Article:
Why We Do What We Do



In yesterday’s notes Forgetting Simple Things how our short-term or long-term memory systems work was discussed briefly. In this Notes, how our habits are formed and how could we give up our bad habits and develop good habits is explored.

Power Of Habits

The title of this Notes posts is the subheading of The Power of Habits by The New York Times award winning investigative reporter Charles Duhigg. In the book the author explains why some us do what what we do and “struggle to change, despite of our trying, while others seem t remake themselves overnight”.

At its core, The Power of Habit contains an exhilarating argument: The key to exercising regularly, losing weight, raising exceptional children, becoming more productive, building revolutionary companies and social movements, and achieving success is understanding how habits work.

Charles Duhigg from The Power of Habit

The book (PDF version) is available for free download from the Take Charge World website.

About the Book

Some of the comments about the book, from it back cover.

The Power of Habit is not a magic pill but a thoroughly intriguing exploration of how habits function. Charles Duhigg expertly weaves fascinating new research and rich case studies into an intelligent model that is understandable, useful in a wide variety of contexts, and a flat-out great read. His chapter on ‘keystone habits’ alone would justify the book.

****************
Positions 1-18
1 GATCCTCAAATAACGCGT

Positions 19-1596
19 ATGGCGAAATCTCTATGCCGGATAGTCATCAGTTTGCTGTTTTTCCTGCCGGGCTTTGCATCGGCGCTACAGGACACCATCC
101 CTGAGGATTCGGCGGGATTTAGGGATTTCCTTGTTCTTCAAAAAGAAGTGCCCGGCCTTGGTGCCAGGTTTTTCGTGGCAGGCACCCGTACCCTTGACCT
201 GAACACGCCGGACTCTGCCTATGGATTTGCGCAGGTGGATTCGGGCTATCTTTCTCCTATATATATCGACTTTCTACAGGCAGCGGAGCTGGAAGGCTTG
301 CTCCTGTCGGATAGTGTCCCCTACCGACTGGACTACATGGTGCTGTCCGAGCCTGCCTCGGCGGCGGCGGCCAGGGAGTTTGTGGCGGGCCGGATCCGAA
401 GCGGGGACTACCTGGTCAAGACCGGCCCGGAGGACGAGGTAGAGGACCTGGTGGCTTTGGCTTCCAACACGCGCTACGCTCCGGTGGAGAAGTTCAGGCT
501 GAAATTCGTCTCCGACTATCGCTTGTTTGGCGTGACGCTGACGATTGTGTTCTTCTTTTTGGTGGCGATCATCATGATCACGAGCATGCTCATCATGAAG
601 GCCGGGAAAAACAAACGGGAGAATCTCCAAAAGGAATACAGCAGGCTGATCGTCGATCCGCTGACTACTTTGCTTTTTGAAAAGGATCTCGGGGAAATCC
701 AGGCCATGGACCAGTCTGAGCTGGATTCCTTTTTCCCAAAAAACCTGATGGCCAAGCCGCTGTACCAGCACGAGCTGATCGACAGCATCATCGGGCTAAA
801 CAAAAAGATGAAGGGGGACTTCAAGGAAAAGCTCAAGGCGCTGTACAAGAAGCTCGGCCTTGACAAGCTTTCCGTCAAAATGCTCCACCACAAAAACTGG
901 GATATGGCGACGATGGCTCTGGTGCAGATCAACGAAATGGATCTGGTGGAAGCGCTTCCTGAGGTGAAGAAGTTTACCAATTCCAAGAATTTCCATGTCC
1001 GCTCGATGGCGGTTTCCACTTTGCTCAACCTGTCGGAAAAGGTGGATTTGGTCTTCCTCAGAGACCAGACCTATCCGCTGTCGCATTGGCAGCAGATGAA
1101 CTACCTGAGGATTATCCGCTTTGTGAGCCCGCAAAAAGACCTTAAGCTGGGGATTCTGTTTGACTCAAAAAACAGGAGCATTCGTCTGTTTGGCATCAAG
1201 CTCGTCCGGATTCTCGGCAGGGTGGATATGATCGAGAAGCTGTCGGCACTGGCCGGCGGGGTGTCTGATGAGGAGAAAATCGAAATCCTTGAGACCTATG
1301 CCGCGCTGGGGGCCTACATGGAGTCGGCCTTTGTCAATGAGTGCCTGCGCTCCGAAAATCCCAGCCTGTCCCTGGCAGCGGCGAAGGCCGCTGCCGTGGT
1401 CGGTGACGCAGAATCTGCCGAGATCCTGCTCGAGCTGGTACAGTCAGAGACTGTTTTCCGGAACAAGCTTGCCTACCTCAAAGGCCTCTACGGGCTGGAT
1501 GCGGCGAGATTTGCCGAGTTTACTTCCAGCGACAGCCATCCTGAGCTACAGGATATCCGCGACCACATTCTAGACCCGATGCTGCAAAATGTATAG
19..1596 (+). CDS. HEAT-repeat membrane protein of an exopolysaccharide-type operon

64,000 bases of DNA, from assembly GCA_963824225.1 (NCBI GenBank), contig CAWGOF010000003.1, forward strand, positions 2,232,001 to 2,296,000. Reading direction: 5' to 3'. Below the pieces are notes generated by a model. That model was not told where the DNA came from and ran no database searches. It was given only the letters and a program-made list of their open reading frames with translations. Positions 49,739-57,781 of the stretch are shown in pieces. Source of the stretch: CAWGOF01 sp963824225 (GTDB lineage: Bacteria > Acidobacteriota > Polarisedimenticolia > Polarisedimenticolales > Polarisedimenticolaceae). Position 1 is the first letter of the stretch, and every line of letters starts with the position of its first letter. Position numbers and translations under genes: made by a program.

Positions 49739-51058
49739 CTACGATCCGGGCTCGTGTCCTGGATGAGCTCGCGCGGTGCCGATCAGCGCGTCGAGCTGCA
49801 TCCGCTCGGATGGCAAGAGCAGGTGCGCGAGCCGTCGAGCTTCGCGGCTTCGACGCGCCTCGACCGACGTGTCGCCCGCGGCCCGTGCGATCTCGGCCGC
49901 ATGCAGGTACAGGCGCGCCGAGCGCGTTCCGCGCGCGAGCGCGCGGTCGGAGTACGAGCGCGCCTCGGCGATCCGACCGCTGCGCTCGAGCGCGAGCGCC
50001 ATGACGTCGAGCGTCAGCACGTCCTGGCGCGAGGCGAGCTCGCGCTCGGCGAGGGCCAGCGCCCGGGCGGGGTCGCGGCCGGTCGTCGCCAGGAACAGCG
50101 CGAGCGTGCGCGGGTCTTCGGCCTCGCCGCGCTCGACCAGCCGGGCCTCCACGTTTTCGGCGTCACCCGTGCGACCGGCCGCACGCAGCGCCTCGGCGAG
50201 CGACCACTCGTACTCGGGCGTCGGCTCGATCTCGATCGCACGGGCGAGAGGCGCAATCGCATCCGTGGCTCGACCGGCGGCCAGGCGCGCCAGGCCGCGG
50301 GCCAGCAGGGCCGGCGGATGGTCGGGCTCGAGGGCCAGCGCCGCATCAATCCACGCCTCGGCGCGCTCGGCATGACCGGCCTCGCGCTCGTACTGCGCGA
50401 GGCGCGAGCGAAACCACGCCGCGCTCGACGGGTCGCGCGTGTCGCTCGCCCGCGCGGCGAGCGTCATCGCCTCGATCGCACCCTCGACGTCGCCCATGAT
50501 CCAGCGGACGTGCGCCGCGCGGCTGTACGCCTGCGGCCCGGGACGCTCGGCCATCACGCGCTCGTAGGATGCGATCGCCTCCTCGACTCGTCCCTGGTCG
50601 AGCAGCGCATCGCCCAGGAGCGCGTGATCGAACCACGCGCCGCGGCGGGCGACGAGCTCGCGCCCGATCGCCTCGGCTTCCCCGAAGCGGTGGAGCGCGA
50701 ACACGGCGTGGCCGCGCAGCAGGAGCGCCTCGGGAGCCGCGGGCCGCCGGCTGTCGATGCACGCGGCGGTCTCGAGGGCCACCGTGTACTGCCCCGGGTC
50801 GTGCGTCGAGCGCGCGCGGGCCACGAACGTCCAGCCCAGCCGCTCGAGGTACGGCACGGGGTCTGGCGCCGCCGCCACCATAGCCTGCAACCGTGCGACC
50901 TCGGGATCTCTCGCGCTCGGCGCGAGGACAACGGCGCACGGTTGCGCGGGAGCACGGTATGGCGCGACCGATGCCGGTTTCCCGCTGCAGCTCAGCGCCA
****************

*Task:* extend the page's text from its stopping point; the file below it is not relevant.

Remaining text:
David Allen, bestselling author of Getting Things Done: The Art of Stress-Free Productivity

Charles Duhigg masterfully combines cutting-edge research and captivating stories to reveal how habits shape our lives and how we can shape our habits. Once you read this book, you’ll never look at yourself, your organization, or your world quite the same way.

Daniel H. Pink, author of #1 New York Times bestselling Drive and A Whole New Mind

Steve “SJ” Scott writing review of “The Power of Habit” in his website summarizes what Charles’ power of habit teaches us:

  • Golden rule of changing habits: Don’t resist craving. Redirect it.
  • Kicking habits is hard due to rewards at the end of the habit loop.
  • To end bad habit, replace with a new routine.
  • Companies can use these habits and cravings to market to customers.
  • Keystone habits can help you form other habits.
  • Denying rewards without replacing them makes people frustrated.
  • Craving can work also work to reinforce good habits.
  • Small wins are important because they create an impetus behind habit change.Willpower is a finite resource.
  • All habits form a cue-routine-reward loop.

Summing Up

To sum up, the author demonstrates through examples in his book that “Habits aren’t destiny. .. harnessing this new science, we can transform our businesses, our communities, and our lives”.

Its one of the best books that we all should read if we are serious about changing our habits.

The content of this Notes was inspired by Charles Duhigg’s book The Power of Habits.